As you probably know, the world recently lost Leonard Cohen, poet extraordinaire and old dharma bud of mine, who passed away on November 7.
You can find many interviews with Leonard on the internet, but they seldom delve deeply into the Zen practice which was such a big part of his life (and the basis for the connection we shared spanning almost three decades). However, recently I came across an extended interview with him conducted by this Swedish journalist. The interview took place at Mt. Baldy during the period in Leonard’s life when he was living there as a monk with the Buddhist name Jikan. In that video, he talks quite a bit about his meditation practice and its relationship to his art. The content of what he says is quite interesting, but what I most appreciated was the contour of how he said it. You can sense the spontaneity and bounce that he’s riding on as he interacts with his interlocutor. Watching this video was a very nostalgic experience for me because most of it took place in Leonard’s cabin at Mt. Baldy Zen Center, which was also my cabin whenever I went up there to serve as an interpreter.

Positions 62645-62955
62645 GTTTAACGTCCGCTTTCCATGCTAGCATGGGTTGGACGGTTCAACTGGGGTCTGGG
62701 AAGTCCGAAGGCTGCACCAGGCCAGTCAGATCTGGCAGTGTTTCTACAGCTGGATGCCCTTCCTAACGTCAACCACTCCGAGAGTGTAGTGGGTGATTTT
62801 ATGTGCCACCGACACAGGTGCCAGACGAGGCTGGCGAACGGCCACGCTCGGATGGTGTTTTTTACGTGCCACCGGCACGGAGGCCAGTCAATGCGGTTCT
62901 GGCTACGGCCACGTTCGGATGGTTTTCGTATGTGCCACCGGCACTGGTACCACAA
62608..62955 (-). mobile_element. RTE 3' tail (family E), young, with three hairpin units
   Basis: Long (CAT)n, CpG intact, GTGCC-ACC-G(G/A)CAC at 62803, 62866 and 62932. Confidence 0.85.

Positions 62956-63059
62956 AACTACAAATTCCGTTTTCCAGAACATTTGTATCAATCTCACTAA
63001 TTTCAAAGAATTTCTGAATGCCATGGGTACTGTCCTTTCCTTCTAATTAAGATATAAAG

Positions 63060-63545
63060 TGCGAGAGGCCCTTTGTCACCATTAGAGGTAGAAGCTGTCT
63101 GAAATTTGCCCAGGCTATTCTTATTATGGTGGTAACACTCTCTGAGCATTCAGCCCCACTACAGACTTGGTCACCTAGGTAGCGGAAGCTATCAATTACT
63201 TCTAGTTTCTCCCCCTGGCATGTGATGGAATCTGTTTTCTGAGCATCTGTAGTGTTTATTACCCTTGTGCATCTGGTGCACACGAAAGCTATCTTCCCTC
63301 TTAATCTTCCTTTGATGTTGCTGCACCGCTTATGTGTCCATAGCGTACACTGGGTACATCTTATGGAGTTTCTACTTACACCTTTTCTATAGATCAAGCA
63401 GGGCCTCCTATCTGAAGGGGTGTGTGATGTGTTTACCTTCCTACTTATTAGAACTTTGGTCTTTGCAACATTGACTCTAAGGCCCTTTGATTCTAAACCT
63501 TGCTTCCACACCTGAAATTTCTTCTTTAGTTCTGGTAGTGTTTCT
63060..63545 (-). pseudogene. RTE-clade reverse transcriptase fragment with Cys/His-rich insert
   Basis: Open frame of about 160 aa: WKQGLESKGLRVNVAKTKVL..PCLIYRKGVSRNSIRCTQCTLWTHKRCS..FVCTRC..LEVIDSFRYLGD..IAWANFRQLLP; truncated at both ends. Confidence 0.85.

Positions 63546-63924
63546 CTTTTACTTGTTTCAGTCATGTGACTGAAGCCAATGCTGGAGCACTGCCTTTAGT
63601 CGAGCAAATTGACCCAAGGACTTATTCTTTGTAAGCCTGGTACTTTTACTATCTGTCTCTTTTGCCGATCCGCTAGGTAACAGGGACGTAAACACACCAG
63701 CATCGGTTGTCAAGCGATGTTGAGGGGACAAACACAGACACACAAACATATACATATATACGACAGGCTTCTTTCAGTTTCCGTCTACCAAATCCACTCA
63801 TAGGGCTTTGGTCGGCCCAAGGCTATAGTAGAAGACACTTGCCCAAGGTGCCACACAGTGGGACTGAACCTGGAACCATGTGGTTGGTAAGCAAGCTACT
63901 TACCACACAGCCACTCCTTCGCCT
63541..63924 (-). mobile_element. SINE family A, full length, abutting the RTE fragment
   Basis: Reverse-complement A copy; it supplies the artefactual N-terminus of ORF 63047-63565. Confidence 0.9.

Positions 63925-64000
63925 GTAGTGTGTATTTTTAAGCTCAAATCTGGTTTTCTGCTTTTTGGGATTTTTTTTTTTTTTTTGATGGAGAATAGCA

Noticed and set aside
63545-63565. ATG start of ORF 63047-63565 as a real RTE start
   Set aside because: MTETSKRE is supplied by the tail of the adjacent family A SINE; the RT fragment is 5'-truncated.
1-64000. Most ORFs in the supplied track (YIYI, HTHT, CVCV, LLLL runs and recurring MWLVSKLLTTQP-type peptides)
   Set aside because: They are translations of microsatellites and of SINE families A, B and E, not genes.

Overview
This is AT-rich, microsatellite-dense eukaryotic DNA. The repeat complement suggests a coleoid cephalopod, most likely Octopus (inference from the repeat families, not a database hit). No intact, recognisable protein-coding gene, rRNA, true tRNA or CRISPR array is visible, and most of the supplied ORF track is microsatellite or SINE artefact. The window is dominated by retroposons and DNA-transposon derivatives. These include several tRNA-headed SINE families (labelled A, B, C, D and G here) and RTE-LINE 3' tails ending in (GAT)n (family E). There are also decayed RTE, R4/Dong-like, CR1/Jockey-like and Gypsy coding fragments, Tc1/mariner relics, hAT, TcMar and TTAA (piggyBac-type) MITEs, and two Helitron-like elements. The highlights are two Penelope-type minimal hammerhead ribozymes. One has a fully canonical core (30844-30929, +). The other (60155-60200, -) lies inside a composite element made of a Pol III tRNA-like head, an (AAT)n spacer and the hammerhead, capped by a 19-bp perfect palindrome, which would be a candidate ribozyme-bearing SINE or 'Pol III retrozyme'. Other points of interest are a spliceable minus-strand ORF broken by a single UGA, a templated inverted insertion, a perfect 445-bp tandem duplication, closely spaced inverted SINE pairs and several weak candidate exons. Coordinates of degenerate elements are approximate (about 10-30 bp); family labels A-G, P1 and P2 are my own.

Several of Leonard’s songs are known all over the world – Hallelujah, Suzanne, Dance Me to the End of Love, Sisters of Mercy – but my personal favorite is a song called Love Itself. I offer a Buddhist interpretation of that song here.
There’s a bit of discussion on the internet about the meaning of Leonard’s Buddhist name, Jikan (自閑). In East Asia dharma names consists of two Chinese characters read in the local pronunciation (Sino-Japanese, Sino-Korean, Sino-Vietnamese, or Chinese itself). The first character in Leonard’s Buddhist name, 自 (read ji- in Sino-Japanese), means natural or spontaneous. The second character, 閑(read –kan in Sino-Japanese), is a little harder to translate. It implies the temporal analog of spaciousness—an effortless, unhurried mode of being. So a loose translation might be something like Spacious Spontaneity. The name is apt. You sense it when you listen to him sing.